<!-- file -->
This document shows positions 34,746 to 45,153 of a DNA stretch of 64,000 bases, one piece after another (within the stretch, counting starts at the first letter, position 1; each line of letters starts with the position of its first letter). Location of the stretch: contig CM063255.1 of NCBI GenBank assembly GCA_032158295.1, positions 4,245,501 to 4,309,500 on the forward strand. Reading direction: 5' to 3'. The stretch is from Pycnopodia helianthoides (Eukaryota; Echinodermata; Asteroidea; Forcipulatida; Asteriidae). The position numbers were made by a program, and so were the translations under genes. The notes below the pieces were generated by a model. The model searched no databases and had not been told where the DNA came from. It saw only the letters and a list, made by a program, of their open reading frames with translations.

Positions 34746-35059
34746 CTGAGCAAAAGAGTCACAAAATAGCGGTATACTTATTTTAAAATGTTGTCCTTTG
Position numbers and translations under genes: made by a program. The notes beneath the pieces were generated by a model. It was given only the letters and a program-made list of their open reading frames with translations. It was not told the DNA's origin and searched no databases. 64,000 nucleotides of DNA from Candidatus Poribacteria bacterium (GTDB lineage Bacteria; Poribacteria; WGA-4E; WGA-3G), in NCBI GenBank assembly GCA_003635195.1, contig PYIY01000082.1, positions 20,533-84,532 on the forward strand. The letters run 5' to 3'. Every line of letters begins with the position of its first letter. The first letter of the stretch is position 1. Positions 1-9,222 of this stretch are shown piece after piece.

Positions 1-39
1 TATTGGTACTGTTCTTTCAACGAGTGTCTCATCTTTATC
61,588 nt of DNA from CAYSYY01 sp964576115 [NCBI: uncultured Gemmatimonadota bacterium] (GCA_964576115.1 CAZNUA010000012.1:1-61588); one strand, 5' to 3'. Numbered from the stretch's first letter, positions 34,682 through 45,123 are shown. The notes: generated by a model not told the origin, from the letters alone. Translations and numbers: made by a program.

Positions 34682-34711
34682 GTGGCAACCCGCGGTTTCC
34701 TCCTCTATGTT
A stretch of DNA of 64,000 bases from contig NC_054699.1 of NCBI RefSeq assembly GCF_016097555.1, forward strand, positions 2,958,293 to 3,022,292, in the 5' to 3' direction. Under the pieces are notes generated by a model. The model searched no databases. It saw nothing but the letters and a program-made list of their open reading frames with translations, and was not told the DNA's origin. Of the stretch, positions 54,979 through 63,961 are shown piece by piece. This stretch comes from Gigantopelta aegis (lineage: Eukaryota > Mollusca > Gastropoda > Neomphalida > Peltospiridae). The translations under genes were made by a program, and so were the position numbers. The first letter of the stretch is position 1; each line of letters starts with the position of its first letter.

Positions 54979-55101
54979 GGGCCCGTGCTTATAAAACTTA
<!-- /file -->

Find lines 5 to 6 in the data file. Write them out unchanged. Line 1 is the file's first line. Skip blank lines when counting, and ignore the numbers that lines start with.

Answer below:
Positions 1-39
1 TATTGGTACTGTTCTTTCAACGAGTGTCTCATCTTTATC